They will also need to remove the fuel from the Unit 4 spent fuel storage pool (probably to dry cask storage). Again, this is an evolution that has been done many times before, although I will grant that if the fuel in the pool is damaged, it will be more difficult.

Yes, I have defueled a nuclear reactor. Twice.
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Old 11-02-2013, 08:07 PM   #5
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The process of removing spent fuel from a nuclear reactor is well known; it is done approximately every 18 months at each of the approximately 100 nuclear plants in the US. So positing it as something uniquely dangerous is a bit of an overstatement...

Yes, I have defueled a nuclear reactor. Twice.
Fair enough. I'll defer to your expertise.

What do you think about TEPCO's ability to manage the situation? I see they now have approval to move forward with the removal, whenever that will be.
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Old 11-02-2013, 08:35 PM   #6
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Not a degreed engineer but I was an operations superintendent at a refinery/chemical complex for a number of years. Of all I have read or seen reported, Tepco still has a tiger by the tail and a boat load of liability to put it conservatively. Fukushima was truly a catastrophic event and from most indications is still ongoing.
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Old 11-02-2013, 08:37 PM   #7
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What do you think about TEPCO's ability to manage the situation?
I honestly couldn't say. I have been out of the nuclear business since 1989.
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Old 11-02-2013, 11:46 PM   #8
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I found this New York Times article interesting about the excess fear surrounding nuclear radiation and how the facts just don't bear out the feared danger:

http://www.nytimes.com/2013/10/22/op...atch.html?_r=0

Quote:
Beginning shortly after World War II, epidemiologists and radiation biologists began tracking atomic bomb survivors. Researchers have followed roughly 112,600 Japanese: 86,611 who had been within 10 kilometers of the center of the explosions, and 26,000 who were not exposed.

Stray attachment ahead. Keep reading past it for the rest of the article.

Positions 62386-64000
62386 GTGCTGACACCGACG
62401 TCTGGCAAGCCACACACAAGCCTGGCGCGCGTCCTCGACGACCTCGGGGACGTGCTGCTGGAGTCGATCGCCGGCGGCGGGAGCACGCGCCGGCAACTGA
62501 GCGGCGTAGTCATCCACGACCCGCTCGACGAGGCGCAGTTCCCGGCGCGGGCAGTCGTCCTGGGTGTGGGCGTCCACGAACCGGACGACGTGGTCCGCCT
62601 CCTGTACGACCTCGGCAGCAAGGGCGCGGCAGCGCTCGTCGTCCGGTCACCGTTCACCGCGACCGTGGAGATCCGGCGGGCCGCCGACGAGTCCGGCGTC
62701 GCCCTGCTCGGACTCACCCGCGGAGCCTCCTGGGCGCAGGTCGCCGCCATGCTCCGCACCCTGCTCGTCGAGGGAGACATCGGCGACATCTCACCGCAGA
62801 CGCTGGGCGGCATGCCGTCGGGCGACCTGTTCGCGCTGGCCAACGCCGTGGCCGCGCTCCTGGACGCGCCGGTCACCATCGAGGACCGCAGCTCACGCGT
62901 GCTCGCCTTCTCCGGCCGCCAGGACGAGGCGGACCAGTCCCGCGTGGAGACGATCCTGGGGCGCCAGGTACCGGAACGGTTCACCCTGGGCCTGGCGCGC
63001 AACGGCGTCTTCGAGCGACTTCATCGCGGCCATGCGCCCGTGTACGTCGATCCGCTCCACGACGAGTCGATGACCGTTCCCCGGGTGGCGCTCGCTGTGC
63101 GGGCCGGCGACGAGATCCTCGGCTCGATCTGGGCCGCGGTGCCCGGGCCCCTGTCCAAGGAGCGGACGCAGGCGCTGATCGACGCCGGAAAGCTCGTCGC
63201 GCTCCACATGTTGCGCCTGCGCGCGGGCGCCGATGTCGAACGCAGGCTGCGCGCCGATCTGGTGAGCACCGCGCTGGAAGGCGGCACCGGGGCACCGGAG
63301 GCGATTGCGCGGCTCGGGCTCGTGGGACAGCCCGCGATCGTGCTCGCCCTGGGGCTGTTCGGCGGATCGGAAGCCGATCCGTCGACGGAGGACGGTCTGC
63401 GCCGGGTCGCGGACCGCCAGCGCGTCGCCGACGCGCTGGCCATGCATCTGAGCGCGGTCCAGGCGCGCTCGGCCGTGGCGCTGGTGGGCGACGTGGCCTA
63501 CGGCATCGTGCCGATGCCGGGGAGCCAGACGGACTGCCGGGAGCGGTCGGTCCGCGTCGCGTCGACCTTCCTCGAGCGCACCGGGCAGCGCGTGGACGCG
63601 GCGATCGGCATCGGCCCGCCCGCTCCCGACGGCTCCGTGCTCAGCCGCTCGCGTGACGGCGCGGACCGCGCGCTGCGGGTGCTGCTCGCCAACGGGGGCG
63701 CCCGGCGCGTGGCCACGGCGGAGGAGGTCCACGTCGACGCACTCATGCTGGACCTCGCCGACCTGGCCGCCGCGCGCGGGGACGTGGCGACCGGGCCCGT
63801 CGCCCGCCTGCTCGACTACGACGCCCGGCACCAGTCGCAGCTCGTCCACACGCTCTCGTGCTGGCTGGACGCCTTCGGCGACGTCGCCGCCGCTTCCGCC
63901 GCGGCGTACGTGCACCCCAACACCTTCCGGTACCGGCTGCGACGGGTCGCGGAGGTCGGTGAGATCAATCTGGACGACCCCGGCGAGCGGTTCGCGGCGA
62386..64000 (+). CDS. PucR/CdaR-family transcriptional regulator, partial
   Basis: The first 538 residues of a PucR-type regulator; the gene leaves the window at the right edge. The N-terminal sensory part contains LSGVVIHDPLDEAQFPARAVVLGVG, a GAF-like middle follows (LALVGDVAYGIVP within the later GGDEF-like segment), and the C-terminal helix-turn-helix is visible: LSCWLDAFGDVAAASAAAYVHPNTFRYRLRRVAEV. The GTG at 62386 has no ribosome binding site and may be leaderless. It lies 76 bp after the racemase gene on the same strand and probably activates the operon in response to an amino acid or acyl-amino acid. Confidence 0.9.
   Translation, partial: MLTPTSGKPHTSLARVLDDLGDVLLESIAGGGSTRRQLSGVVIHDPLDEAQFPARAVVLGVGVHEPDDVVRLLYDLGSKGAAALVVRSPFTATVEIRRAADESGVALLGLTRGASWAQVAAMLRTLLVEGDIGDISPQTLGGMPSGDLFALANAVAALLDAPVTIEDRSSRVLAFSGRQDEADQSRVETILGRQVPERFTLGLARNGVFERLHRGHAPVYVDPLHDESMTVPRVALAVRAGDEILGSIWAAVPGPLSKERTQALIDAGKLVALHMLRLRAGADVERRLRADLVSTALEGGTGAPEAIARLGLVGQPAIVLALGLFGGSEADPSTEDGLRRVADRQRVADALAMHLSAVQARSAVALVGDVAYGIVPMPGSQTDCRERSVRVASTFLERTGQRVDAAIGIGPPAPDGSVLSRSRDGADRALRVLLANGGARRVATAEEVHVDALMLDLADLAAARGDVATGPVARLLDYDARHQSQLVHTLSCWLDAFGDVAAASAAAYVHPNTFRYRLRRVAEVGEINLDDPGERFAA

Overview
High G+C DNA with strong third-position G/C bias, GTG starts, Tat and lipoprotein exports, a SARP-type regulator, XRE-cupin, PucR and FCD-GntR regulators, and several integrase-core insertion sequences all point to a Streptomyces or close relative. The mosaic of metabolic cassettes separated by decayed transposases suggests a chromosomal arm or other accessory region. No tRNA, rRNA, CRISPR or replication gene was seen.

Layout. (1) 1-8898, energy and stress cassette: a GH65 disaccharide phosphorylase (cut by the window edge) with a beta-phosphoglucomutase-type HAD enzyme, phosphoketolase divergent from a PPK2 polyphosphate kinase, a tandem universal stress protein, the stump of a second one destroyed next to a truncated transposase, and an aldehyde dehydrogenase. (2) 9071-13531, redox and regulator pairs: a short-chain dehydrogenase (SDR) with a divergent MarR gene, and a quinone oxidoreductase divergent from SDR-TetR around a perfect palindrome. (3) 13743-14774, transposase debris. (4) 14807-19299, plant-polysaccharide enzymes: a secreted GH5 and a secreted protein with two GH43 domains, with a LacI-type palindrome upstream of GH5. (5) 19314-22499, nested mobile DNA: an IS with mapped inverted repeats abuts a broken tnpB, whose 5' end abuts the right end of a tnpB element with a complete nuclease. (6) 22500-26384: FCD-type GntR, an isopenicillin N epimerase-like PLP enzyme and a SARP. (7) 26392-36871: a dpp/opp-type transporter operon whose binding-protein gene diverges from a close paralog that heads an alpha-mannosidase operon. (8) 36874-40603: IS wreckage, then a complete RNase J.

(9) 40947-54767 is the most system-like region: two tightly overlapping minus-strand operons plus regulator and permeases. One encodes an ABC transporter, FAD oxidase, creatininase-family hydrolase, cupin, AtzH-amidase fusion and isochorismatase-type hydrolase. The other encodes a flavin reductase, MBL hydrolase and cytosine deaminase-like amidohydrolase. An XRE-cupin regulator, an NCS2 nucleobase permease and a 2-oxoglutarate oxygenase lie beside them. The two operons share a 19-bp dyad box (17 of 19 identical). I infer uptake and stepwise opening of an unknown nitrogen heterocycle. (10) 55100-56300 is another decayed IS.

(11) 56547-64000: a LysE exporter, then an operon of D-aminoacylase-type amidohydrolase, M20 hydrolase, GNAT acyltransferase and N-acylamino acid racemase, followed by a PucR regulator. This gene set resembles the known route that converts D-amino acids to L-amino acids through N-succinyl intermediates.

The most current analysis estimates that, out of 10,929 people in the exposed population who have died of cancer, only 527 of those deaths were caused by radiation from the atomic bombs. For the entire population exposed, in many cases to extremely high levels of radiation, that’s an excess cancer mortality rate of about two-thirds of 1 percent.

These studies have also found that, more than two generations later, there have been no multigenerational genetic effects on humans, Godzilla and the mutant giant ants in the 1954 film “Them!” notwithstanding. Fetal exposure in utero produced horrible birth defects, but no permanent genetic damage.

Perhaps most importantly, research on the bomb survivors has found that at lower doses, below 100 millisieverts, radiation causes no detectable elevations in normal rates of illness and disease. (Among several measures of radiation exposure, sieverts reflect the biological effects of radiation.) The vast majority of the doses received by people living near Fukushima or Chernobyl were well below this 100 millisievert threshold.

The robust evidence that ionizing radiation is a relatively low health risk dramatically contradicts common fears.
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Old 11-03-2013, 08:03 AM   #9
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> excess fear surrounding nuclear radiation

Back when I was in college I worked with some folks who were developing what we now call MRI (Magnetic Resonance Imaging). Back in those days (early 80's) the term was NMR (Nuclear Magnetic Resonance) imaging.

Someone got smart and changed the name from NMR to MRI. Very smart.

BTW, the N was in the name because of the magnetic interactions with the Nucleus, not because of nuclear fission/fusion reactions. No ionizing radiation (like X-Rays) is involved at all.

The terms nuclear and atomic has been thoroughly demonized.